The present appeal of remakes can be used to teach us something important. These are not recent phenomena, as video games have long been a source of consumers’ unceasing fascination with nostalgia and their desire to partake in activities they are already familiar with.
Replaying storylines, catching up with characters, and recalling mechanics we already adore can be consoling when it’s hard to accept new things. But such initiatives are significantly more thrilling if they strive to take chances, either by undermining the initial idea or by expanding upon it with unexpected changes or a profound grasp of the legacy it tries to squander. Although recent years have shown that concepts that were successful decades ago are still effective now, it is a risky endeavor.
There is also the issue of creative bankruptcy to think about, and how well-loved experiences are destined to be remixed and replicated repeatedly in the absence of fresh concepts. Is it accurate to say that fresh iterations of games that, in the broad scheme of things, weren’t all that old in the first place are being prioritized over possible new innovation in favor of assured returns? It’s more difficult than that, in my opinion, and many of the better remakes that have come out in recent years weren’t just lazy money grabs but rather deliberate exercises to reevaluate the state of our medium and what exactly we value in its most brilliant sparks.
This week’s release of Resident Evil 4 has been praised by critics, who have given it almost perfect ratings. Many of them, like ours, are inspired by the original but also acknowledge how much it has changed in light of contemporary norms. Despite the fact that we continue to refer to it as a masterpiece, one of our own, Eric Switzer, was quick to criticize its inconsistent consistency, unfair difficulty spikes, and uneven pacing. It unquestionably establishes a claim for that distinction in 2005 and is still regarded as one of the all-time greatest video games. Nevertheless, as critics and consumers, we have developed enough to recognize how the industry has changed and how games that we previously saw as cutting-edge are now destined to simmer in their own tedium. No matter how many times we port them or remaster them with more eye-catching graphics, the deteriorating foundations always persist.
The distinctiveness of Resident Evil 4 lies in this. Reviews praised it for how it acknowledged that legacy and the delicate balance it needed to strike in order to respect priceless history and adapt a classic adventure for both new players and those who already know it inside and out, rather than for how faithful it was to what came before. It never once reinvented something for the sake of being current; instead, it modernized mechanics and completely rebuilt characters to reflect contemporary sensibilities. It preserves the principles while being acutely aware of how much the medium has evolved in such a short period of time, much like a new recording of vintage music or a recently restored picture. Video games are still in their infancy, and because we’re developing so swiftly and with little regard for historical accuracy, it may be necessary to remake some classics in order to recall where we came from. It’s not like businesses are motivated to preserve the history of the medium if they can’t resell it to us a second, third, or even fourth time.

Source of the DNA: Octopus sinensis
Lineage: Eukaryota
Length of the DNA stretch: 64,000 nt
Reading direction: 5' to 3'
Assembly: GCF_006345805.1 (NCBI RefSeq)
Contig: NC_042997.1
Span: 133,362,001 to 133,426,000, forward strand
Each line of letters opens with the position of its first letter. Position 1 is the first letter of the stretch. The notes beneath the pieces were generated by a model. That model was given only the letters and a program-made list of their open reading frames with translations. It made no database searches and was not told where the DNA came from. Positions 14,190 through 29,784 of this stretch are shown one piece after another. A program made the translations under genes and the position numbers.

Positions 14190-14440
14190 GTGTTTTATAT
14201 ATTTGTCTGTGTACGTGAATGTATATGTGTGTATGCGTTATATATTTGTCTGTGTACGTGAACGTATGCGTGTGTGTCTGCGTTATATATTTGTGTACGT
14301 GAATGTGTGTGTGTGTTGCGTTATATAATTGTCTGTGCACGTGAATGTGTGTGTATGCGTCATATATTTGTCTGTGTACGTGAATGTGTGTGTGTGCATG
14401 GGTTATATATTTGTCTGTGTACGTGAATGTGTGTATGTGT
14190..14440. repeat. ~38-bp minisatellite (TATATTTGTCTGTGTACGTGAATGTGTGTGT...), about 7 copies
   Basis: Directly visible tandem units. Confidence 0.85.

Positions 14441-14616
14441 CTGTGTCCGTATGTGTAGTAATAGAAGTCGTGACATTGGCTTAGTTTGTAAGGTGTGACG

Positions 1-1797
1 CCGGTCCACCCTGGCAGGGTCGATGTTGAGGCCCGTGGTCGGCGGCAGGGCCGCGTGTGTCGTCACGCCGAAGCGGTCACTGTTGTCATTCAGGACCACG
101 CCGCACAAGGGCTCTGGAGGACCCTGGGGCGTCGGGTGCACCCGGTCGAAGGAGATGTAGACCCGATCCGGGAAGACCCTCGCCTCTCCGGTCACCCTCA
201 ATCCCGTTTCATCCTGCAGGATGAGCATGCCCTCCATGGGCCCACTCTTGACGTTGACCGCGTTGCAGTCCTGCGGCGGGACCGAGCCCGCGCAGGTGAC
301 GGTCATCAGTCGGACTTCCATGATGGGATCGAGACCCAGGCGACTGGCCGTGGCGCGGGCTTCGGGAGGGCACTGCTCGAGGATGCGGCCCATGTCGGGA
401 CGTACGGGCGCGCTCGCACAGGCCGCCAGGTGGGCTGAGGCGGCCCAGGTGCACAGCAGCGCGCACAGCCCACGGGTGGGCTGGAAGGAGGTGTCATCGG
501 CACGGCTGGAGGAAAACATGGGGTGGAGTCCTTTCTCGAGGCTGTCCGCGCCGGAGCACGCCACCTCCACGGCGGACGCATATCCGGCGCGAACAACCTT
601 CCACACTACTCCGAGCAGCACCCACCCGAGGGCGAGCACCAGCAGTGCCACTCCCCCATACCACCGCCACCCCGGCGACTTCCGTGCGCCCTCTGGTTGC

Dead Space is similar in that it takes a foundational experience that has aged and adapts it from a considered modern standpoint without trying to reinvent the wheel. Critics praised the fact that it took an already excellent package and understood why and where it needed to modify rather than how it improved on worn-out beginnings we can’t bear to see in 2023. While the characters around him are given a more genuine sense of agency that rarely resorts to clichés, Isaac Clarke is a more accessible and human protagonist.
Resident Evil 4 follows suit, preserving its camp and corny charm but giving female characters three-dimensional personalities and making them into more than just sex objects. It also shows a deeper appreciation for the Spanish area it calls home by adding more mythology and literature. Even while it’s still ridiculous, it works perfectly in the context of how Capcom has recently come to redefine this genre. We applaud these remakes not out of a desire for sloth but rather out of necessity.
Even though Metroid Prime Remastered is a more common remake than the other two I mention here, it has a comparable level of widespread acclaim. With remasters of all three games—all of which the majority of players in the market today have never played—Nintendo is in a position to put Samus Aran back into the public eye before a fourth game appears. My own exposure to the series was somewhat restricted, therefore it is more valuable than we may realize to have them readily available in the present era.
As long as they do something, remakes have a place in the cultural consciousness. It’s crucial to introduce new audiences to old experiences with the understanding that they merit such revisions—not because it will make them popular, but rather because of the development of their ability to afford entire genres and franchises. Because of the ongoing changes in how we play, watch, and understand video games as art, we are unable to identify high watermarks in this medium like we can in so many others. Remakes ought to be warmly embraced, particularly if they will spur forward new inventions for years to come.